There were other guests to whom the Baron was presently introduced, and towards these he carried himself with the pomposity and hauteur which are only permissible to the very highest rank of new wealth. Lucille, as I learnt from Monsieur Alphonse later---indeed, our friendship was based on the patience with which I listened to his talk of that young lady---was dressed on this particular afternoon in white, but such matters as these bungled between two men will interest no one. Her hair she wore half in curls, according to the hideous custom of that day. Is it not always safe to abuse the old fashion? And at no time safer than the present, when the whole world gapes with its great, foolish mouth after every novelty. I remember that Lucille looked pretty enough; but you, mesdames, who laugh at me, are no doubt quite right, and a thousand times more beautiful in your mannish attire.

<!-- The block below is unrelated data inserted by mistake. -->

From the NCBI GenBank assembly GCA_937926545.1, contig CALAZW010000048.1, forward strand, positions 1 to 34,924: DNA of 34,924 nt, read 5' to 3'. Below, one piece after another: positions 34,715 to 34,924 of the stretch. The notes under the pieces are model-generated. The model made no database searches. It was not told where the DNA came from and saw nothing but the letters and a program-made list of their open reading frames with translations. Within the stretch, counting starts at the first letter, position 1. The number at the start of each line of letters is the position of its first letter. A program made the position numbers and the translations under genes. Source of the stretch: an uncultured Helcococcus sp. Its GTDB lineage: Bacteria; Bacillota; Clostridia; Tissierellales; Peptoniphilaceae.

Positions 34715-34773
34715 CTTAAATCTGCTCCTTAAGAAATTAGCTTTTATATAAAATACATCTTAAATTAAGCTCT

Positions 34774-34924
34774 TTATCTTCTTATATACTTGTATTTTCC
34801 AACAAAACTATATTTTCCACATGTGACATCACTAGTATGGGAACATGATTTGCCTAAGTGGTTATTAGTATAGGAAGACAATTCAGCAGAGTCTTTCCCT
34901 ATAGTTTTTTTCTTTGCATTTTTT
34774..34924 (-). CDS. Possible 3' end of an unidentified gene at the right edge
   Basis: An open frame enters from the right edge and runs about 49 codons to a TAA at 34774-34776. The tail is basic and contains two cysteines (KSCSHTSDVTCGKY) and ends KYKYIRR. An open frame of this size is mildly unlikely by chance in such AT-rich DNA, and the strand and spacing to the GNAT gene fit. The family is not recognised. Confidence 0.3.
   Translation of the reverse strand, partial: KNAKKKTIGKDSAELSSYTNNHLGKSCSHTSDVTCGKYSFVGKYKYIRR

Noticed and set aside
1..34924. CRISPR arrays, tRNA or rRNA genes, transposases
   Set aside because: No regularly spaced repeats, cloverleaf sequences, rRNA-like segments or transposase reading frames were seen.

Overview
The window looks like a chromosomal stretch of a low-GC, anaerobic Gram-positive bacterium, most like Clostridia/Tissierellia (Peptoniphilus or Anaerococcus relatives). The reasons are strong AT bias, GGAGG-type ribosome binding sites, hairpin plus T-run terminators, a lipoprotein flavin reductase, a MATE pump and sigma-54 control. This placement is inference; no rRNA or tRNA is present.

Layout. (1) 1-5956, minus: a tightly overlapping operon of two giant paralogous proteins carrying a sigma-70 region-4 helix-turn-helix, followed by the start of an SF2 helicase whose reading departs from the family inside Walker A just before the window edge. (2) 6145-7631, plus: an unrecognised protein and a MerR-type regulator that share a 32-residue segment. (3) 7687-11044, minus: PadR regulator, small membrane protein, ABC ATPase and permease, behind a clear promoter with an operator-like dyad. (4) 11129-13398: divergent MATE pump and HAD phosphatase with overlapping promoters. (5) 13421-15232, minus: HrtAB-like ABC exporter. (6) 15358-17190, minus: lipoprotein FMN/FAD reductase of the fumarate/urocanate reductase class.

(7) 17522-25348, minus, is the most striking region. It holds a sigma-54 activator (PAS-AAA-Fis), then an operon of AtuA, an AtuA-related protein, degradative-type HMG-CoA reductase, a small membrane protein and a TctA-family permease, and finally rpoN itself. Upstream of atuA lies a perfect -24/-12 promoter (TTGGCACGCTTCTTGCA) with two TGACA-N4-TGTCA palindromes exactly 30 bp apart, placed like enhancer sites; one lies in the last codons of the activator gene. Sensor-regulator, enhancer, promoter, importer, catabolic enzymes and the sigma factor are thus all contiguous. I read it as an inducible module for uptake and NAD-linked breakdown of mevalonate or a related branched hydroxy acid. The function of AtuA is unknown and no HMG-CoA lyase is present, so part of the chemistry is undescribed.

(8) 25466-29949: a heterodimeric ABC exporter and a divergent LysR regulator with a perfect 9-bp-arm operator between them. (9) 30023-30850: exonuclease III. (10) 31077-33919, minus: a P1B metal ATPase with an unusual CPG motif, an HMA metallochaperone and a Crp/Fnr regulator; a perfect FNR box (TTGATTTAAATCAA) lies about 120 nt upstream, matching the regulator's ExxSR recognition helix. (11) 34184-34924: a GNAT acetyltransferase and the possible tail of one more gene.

The guests presently dispersed in the shady garden, and the Baron accepted Madame's offer of refreshment on the terrace, whither a servant brought a tray of liqueurs. The pleasant habit of afternoon tea had not yet been introduced across the channel, and French ladies had still something to learn.

"Ah, Madame!" said the Baron Giraud in a voice that may be described as metallic, inasmuch as it was tinny, "these young people!"

With a wave of his thick white hand he indicated Alphonse and Lucille, who had wandered down an alley entirely composed of orange trees, where, indeed, a yellow glow seemed to hover, so thickly hung the fruit on the branches. Madame followed the direction of his glance with a non-committing bow of the head.

"I shall have to ask Monsieur le Vicomte what he proposes doing in the way of a 'dot,'" pursued the financier with a cackling laugh, which was not silvery, though it savoured of bullion. The Vicomtesse smiled gravely, and offered the Baron one of those little square biscuits peculiar to Fréjus.

"Madame knows nothing of such matters?"

"Nothing," answered she, meeting the twinkling eyes.

"Ah!" murmured the Baron, addressing, it would seem, the distant mountains. "Such details are not, of course, for the ladies. It is the other side of the question"---he laid his hand upon his waistcoat---"the side of the affections---the heart, my dear Vicomtesse, the heart."